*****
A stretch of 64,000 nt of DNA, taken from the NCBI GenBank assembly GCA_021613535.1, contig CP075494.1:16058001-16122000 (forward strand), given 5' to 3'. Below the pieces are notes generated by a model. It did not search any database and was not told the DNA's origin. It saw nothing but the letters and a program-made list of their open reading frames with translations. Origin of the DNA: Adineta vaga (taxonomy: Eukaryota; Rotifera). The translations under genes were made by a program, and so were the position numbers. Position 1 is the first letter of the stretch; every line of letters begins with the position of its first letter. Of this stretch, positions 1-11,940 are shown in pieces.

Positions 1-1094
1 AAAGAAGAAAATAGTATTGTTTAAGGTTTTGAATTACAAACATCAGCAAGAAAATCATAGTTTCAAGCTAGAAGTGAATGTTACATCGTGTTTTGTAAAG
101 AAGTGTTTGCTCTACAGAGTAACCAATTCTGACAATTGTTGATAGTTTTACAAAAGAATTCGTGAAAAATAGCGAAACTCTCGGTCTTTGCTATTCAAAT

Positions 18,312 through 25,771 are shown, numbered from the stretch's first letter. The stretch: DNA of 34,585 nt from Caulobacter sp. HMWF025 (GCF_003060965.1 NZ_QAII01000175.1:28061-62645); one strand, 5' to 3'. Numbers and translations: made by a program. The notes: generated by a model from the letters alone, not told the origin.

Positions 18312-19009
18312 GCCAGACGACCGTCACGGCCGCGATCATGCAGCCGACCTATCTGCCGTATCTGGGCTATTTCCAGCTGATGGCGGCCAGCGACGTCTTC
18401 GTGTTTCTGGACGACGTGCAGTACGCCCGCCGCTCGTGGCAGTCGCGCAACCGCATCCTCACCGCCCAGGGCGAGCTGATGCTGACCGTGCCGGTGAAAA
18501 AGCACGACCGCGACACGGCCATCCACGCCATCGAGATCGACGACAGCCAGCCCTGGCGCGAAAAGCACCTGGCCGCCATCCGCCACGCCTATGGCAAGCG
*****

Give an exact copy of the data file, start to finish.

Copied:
A stretch of 64,000 nt of DNA, taken from the NCBI GenBank assembly GCA_021613535.1, contig CP075494.1:16058001-16122000 (forward strand), given 5' to 3'. Below the pieces are notes generated by a model. It did not search any database and was not told the DNA's origin. It saw nothing but the letters and a program-made list of their open reading frames with translations. Origin of the DNA: Adineta vaga (taxonomy: Eukaryota; Rotifera). The translations under genes were made by a program, and so were the position numbers. Position 1 is the first letter of the stretch; every line of letters begins with the position of its first letter. Of this stretch, positions 1-11,940 are shown in pieces.

Positions 1-1094
1 AAAGAAGAAAATAGTATTGTTTAAGGTTTTGAATTACAAACATCAGCAAGAAAATCATAGTTTCAAGCTAGAAGTGAATGTTACATCGTGTTTTGTAAAG
101 AAGTGTTTGCTCTACAGAGTAACCAATTCTGACAATTGTTGATAGTTTTACAAAAGAATTCGTGAAAAATAGCGAAACTCTCGGTCTTTGCTATTCAAAT

Positions 18,312 through 25,771 are shown, numbered from the stretch's first letter. The stretch: DNA of 34,585 nt from Caulobacter sp. HMWF025 (GCF_003060965.1 NZ_QAII01000175.1:28061-62645); one strand, 5' to 3'. Numbers and translations: made by a program. The notes: generated by a model from the letters alone, not told the origin.

Positions 18312-19009
18312 GCCAGACGACCGTCACGGCCGCGATCATGCAGCCGACCTATCTGCCGTATCTGGGCTATTTCCAGCTGATGGCGGCCAGCGACGTCTTC
18401 GTGTTTCTGGACGACGTGCAGTACGCCCGCCGCTCGTGGCAGTCGCGCAACCGCATCCTCACCGCCCAGGGCGAGCTGATGCTGACCGTGCCGGTGAAAA
18501 AGCACGACCGCGACACGGCCATCCACGCCATCGAGATCGACGACAGCCAGCCCTGGCGCGAAAAGCACCTGGCCGCCATCCGCCACGCCTATGGCAAGCG